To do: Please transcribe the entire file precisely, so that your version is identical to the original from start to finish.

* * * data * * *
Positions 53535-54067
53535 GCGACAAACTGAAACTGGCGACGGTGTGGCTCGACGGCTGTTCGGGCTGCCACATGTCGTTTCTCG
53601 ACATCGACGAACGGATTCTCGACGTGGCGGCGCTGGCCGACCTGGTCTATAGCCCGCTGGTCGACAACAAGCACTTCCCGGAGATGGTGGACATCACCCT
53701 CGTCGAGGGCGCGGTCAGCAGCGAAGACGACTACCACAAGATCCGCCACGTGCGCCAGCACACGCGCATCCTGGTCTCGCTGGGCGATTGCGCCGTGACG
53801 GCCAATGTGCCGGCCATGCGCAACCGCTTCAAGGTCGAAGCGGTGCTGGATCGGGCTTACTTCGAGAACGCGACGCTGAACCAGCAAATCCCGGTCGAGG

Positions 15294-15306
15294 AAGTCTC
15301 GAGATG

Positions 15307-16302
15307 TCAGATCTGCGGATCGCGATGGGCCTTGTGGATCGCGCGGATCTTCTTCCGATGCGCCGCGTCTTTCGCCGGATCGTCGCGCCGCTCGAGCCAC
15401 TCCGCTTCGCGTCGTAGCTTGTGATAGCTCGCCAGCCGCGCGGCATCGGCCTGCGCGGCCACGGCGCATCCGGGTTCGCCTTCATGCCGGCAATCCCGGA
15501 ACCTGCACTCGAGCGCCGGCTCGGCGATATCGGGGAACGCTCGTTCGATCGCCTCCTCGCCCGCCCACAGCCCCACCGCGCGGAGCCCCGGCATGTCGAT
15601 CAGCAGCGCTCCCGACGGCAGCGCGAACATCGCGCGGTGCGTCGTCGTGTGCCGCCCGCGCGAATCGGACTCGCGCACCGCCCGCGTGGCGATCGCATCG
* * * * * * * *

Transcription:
Positions 53535-54067
53535 GCGACAAACTGAAACTGGCGACGGTGTGGCTCGACGGCTGTTCGGGCTGCCACATGTCGTTTCTCG
53601 ACATCGACGAACGGATTCTCGACGTGGCGGCGCTGGCCGACCTGGTCTATAGCCCGCTGGTCGACAACAAGCACTTCCCGGAGATGGTGGACATCACCCT
53701 CGTCGAGGGCGCGGTCAGCAGCGAAGACGACTACCACAAGATCCGCCACGTGCGCCAGCACACGCGCATCCTGGTCTCGCTGGGCGATTGCGCCGTGACG
53801 GCCAATGTGCCGGCCATGCGCAACCGCTTCAAGGTCGAAGCGGTGCTGGATCGGGCTTACTTCGAGAACGCGACGCTGAACCAGCAAATCCCGGTCGAGG

Positions 15294-15306
15294 AAGTCTC
15301 GAGATG

Positions 15307-16302
15307 TCAGATCTGCGGATCGCGATGGGCCTTGTGGATCGCGCGGATCTTCTTCCGATGCGCCGCGTCTTTCGCCGGATCGTCGCGCCGCTCGAGCCAC
15401 TCCGCTTCGCGTCGTAGCTTGTGATAGCTCGCCAGCCGCGCGGCATCGGCCTGCGCGGCCACGGCGCATCCGGGTTCGCCTTCATGCCGGCAATCCCGGA
15501 ACCTGCACTCGAGCGCCGGCTCGGCGATATCGGGGAACGCTCGTTCGATCGCCTCCTCGCCCGCCCACAGCCCCACCGCGCGGAGCCCCGGCATGTCGAT
15601 CAGCAGCGCTCCCGACGGCAGCGCGAACATCGCGCGGTGCGTCGTCGTGTGCCGCCCGCGCGAATCGGACTCGCGCACCGCCCGCGTGGCGATCGCATCG